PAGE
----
If God saves us by grace, apart from the good works that we do (Titus 3:5), why should we obey him? If there is no condemnation for those in Christ Jesus (Romans 8:1) and our salvation is not in jeopardy, why should we struggle to obey?
1. The simplest reason is: It’s our duty. Through his death on the cross, Christ has purchased us (Acts 20:28), and it is only fair that we do what he says. We are children of God, and we are to do what he commands. Of course, we do not obey in order to be saved. Salvation comes first, and obedience should follow. But obedience goes deeper than duty. Obedience should come from the heart, done because we want to, not grudgingly, because we have to. So why should we want to obey? There are three main reasons: faith, hope and love.
2. In faith, we believe that God’s commands are for our own good. He loves us and wants to help us, not to give us unnecessary burdens. As our Creator, he has the wisdom to know how we should live, what works best and what causes the most happiness in the long run. We have to trust him in that; his perspective is much better than ours. Obedience expresses faith in his wisdom and love. Obedience is what he made us for (Ephesians 2:10), and life works better if we are in tune with the way we were made.
3. Obedience also involves hope in a future blessing. If there is no future life, then Christianity would be foolish (1 Corinthians 15:14-18). Jesus promised that his disciples would find that eternal life is worth far more than anything they might have to give up in this age (Mark 10:29-30). Everyone who is saved will have the joy of knowing God forever, but there are also rewards in addition to eternal joy. Jesus encouraged his disciples to “store up for yourselves treasures in heaven” (Matthew 6:19-21). Several of his parables indicate that we will be rewarded for what we do in this life. God rewards those who seek him (Hebrews 11:6).
Paul also wrote about rewards: “The Lord will reward everyone for whatever good he does” (Ephesians 6:8). This is not talking about salvation, but about rewards in addition to salvation. He described the judgment as a fire that tests the quality of every person’s work. “If what he has built survives, he will receive his reward” (1 Corinthians 3:14). If it is burned up, he will lose it, but he will still be saved (verse 15).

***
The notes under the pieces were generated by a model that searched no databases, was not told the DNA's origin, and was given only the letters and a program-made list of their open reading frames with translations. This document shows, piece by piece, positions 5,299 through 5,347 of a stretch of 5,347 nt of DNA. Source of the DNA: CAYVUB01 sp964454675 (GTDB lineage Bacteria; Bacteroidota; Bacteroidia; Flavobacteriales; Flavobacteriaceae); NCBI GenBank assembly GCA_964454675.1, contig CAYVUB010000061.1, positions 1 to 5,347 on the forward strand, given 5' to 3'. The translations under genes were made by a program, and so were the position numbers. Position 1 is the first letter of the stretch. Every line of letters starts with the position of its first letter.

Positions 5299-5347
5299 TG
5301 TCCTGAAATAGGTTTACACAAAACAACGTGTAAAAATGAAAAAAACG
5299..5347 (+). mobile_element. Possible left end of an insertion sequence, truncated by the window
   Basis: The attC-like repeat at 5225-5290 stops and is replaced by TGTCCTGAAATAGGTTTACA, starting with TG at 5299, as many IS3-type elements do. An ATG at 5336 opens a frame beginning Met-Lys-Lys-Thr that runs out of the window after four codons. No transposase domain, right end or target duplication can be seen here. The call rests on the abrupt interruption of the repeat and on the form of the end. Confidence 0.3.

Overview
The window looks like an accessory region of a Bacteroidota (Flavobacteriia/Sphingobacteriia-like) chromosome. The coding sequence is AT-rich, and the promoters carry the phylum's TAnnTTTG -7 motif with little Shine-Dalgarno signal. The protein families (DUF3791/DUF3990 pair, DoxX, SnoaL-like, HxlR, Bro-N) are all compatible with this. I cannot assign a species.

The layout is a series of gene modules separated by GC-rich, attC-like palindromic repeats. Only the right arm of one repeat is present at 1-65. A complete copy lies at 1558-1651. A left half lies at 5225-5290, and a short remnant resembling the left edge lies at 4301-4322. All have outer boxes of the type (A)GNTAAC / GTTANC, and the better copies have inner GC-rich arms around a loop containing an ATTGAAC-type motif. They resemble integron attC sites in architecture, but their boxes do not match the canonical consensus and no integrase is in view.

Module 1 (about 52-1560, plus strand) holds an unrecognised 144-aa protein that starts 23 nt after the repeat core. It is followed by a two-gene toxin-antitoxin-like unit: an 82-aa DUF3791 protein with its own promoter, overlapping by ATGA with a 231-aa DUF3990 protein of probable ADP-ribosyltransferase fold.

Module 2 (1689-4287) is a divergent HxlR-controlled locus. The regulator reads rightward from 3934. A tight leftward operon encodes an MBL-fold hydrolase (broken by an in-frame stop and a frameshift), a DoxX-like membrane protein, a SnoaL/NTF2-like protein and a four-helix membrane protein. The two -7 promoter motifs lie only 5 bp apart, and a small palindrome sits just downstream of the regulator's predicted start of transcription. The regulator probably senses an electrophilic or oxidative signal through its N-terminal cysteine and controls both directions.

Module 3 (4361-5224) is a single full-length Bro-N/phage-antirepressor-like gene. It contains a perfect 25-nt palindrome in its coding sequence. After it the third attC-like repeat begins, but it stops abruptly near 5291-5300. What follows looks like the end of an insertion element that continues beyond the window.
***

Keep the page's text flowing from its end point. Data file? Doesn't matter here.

4. But reward is not the only reason we work, for we are children of the King, not employees who do only what we get paid for. Our fourth motive for obedience is love. This includes love for God, and for the people around us, because they will be better off if we obey God than if we do not. God’s instructions are sensible, not arbitrary rules. They help people get along with each other.
But most of all, it is our love for God that causes us to want to obey him. He has done so much for us, that we cannot help but be thankful and want to please him. “If you love me,” Jesus says, “you will obey what I command” (John 14:15). “If anyone loves me, he will obey my teaching” (verse 23). John later wrote, “This is love for God: to obey his commands” (1 John 5:3). “The man who says, ‘I know him,’ but does not do what he commands is a liar…. But if anyone obeys his word, God’s love is truly made complete in him” (1 John 2:4-5). When we are united to Christ, we will be more like he is.
5. Our love for God means that we want to bring him favorable publicity, so that others will come to love him, too. Obedience serves as a witness to God and the gospel. Obedience says that God is great and good and wise, and we adore him. Obedience says that God is important, that he is valuable, and that he deserves our loyalty. Let your good deeds be seen, Jesus said, so people can see them “and praise your Father in heaven” (Matthew 5:16).
A bad example will bring the gospel into disrepute (Titus 2:5). But a good example can help people be favorably disposed to God. “Live such good lives among the pagans,” Peter wrote, “that, though they accuse you of doing wrong, they may see your good deeds and glorify God on the day he visits us” (1 Peter 2:12). “Whatever happens, conduct yourselves in a manner worthy of the gospel of Christ” (Philippians 1:27). Help the gospel be associated with good things, not bad.
6. This is the life of the age to come. If we really want to enjoy life in eternity without lying, cheating, stealing and other such behaviors, if we really want that sort of life, then we want it now, not just in the future. The Father, Son and Holy Spirit invite us into a life of love and goodness, not a life of selfishness and sin.